# 34. Recursion¶

Recursion is a programming technique that involves a function calling itself to solve a problem. This technique allows an original problem to be divided into similar but easier to solve subproblems.

A recursive function is made up of two parts:

1. Solution of the simplest case or base case.

If the function has an easy-to-solve problem as an argument, it is solved and the solution is returned. In this case the function does not call itself.

2. Solution of the most elaborate case.

If the function takes a hard-to-solve problem as an argument, it breaks the problem into smaller, easier problems and calls itself to solve them.

Example of a recursive function to calculate the factorial of a number. The factorial of a number is the multiplication of all numbers from 1 to the desired number. For example, the factorial of 6 is the multiplication of 1 x 2 x 3 x 4 x 5 x 6.

The following program calculates the factorial of a number recursively:

```def factorial(n):
if n <= 1:
# Caso más sencillo
return 1
else:
# Simplifica el problema y se llama a sí misma
return n * factorial(n - 1)

print(factorial(6))  # Salida: 720
```

The following program returns an inverted text string recursively:

```def invierte(texto):
if len(texto) == 1:
# Caso más sencillo
return texto
else:
# Simplifica el problema y se llama a sí misma
return texto[-1] + invierte(texto[:-1])

print(invierte('Hola, mundo'))
```

Exit:

```odnum ,aloH
```

When programming a recursive function, it is important to define the simplest cases or base cases and ensure that each recursive call is close to the base case to avoid infinite loops.

Some data structures, such as linked lists, trees, or hard disk directories, can be more simply defined and manipulated recursively.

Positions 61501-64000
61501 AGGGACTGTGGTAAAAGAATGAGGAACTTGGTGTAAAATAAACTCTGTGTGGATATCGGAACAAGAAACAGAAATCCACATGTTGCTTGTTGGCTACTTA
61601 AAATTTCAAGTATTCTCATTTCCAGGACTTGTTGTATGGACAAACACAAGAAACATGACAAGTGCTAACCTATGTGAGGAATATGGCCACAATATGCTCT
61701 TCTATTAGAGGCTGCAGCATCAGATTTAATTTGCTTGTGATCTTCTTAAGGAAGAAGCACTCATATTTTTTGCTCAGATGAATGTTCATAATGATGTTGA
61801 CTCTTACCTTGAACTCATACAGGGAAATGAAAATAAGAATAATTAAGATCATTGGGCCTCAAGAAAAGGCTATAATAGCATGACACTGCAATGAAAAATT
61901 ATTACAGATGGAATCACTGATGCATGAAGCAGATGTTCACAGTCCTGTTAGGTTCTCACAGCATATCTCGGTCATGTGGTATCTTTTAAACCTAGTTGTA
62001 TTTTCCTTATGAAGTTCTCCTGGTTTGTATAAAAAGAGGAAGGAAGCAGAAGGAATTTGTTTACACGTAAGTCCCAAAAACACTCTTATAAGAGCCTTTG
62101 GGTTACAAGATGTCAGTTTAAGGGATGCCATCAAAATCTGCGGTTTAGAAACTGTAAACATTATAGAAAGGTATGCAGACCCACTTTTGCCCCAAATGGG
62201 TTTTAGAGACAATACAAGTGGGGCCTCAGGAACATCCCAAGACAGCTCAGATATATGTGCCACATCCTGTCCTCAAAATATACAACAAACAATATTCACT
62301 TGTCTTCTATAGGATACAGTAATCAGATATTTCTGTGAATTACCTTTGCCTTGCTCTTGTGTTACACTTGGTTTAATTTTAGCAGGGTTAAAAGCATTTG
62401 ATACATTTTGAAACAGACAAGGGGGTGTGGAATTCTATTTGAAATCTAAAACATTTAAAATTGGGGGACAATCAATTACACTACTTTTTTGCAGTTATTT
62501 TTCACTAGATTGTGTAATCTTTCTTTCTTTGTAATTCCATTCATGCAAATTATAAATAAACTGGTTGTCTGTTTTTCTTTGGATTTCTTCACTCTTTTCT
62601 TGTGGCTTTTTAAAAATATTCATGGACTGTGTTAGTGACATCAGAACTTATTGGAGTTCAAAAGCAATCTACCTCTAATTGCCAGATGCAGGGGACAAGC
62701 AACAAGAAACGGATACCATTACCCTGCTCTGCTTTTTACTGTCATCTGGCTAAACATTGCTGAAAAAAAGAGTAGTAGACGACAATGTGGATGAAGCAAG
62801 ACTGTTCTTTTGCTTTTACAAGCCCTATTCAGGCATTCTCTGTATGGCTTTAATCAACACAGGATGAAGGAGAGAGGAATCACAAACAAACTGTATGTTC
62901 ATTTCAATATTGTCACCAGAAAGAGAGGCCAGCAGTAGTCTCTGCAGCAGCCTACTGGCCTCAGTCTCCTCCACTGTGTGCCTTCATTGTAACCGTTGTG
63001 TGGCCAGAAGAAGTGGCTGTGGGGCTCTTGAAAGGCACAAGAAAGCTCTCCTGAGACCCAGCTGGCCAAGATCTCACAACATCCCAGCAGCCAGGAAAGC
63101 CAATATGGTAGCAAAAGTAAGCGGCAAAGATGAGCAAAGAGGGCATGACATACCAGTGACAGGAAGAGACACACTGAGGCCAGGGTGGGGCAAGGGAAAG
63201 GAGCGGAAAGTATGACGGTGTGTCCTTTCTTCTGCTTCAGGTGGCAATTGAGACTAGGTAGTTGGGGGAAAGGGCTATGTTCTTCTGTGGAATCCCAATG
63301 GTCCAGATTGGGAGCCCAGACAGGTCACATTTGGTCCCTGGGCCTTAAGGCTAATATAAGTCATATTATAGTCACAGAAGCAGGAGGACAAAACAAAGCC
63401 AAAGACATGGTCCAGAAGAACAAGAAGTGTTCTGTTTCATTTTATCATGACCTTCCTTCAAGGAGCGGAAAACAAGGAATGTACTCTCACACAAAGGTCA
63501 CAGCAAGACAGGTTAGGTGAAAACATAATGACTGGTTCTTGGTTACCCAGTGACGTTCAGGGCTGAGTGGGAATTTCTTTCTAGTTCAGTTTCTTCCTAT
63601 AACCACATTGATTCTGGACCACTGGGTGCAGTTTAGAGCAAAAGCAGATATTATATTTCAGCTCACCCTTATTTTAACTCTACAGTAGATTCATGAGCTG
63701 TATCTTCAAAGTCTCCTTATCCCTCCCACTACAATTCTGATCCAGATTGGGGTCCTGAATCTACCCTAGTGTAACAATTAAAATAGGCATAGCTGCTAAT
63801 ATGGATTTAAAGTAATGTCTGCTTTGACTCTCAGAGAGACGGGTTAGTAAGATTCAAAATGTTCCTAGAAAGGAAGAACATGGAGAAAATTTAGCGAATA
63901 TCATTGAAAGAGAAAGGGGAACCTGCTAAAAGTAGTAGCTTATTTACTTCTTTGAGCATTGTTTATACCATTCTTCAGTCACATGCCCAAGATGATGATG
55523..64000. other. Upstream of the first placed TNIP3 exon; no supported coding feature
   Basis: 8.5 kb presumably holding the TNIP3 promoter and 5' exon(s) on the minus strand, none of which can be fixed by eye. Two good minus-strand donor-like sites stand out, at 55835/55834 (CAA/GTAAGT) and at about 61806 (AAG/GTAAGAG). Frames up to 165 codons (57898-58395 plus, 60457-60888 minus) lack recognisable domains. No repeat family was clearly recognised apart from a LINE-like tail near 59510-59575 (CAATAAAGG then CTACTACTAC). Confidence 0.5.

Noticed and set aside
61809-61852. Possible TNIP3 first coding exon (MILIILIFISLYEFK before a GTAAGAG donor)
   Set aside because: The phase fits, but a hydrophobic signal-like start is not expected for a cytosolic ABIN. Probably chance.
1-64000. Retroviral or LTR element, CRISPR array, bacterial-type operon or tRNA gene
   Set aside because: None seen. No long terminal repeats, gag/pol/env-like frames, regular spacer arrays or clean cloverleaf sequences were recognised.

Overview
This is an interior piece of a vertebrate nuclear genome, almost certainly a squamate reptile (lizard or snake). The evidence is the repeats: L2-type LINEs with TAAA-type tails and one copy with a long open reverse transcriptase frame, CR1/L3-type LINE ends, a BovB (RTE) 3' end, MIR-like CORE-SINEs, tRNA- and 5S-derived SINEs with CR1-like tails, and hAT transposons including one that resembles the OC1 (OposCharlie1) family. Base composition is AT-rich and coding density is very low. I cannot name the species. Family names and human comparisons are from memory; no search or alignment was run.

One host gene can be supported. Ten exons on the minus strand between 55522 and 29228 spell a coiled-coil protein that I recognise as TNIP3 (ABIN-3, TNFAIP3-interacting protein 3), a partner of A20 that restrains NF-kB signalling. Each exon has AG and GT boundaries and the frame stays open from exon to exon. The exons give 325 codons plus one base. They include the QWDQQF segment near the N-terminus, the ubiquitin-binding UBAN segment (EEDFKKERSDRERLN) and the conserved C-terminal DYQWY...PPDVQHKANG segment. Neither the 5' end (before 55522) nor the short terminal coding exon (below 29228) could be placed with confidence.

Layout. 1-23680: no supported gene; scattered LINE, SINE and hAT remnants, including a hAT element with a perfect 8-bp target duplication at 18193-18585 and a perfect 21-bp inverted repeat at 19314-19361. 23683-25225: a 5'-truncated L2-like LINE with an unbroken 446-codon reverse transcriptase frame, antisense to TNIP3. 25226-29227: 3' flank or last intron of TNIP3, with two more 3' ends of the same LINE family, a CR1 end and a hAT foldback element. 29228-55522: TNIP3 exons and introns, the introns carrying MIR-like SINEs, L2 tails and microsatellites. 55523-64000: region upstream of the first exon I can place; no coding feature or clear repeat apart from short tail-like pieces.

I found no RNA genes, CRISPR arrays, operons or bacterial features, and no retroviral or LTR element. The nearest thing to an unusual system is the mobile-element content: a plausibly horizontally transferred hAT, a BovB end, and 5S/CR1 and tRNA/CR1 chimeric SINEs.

## Exercises¶

1. Defines a recursive function that converts a list of letters into a single text string:

```def texto(lista):
...
...

print(texto(['H', 'o', 'l', 'a', ',', 'm', 'u', 'n', 'd', 'o'))
```

Exit:

```Hola, mundo
```
2. Defines a recursive function that counts backwards from the number passed as an argument.

Clue:

```def cuenta_atras(n):
if n == 0:
...
else:
...
...

cuenta_atras(10)
```

Exit:

```10
9
8
7
6
5
4
3
2
1
¡Despegue!
```
3. Defines a recursive function called replicate that takes two arguments `times` and `number`. The function must return a list in which `number` appears as many times as the variable `times` says.

Clue:

```def replicar(numero, veces):
if veces <= 0:
return []
else:
lista = ...
lista = lista + [numero]
return ...

replicar(6, 10)
```

Exit:

```[6, 6, 6, 6, 6, 6, 6, 6, 6, 6]
```
4. Defines a recursive function that reverses the order of the digits of a number without converting it to a string.

To obtain the last digit of a number you can calculate the module 10 of the number. For example 1234 % 10 will be equal to 4, the last digit of the number 1234.

Clue:

```def invierte(n, resultado=0):
if n == 0: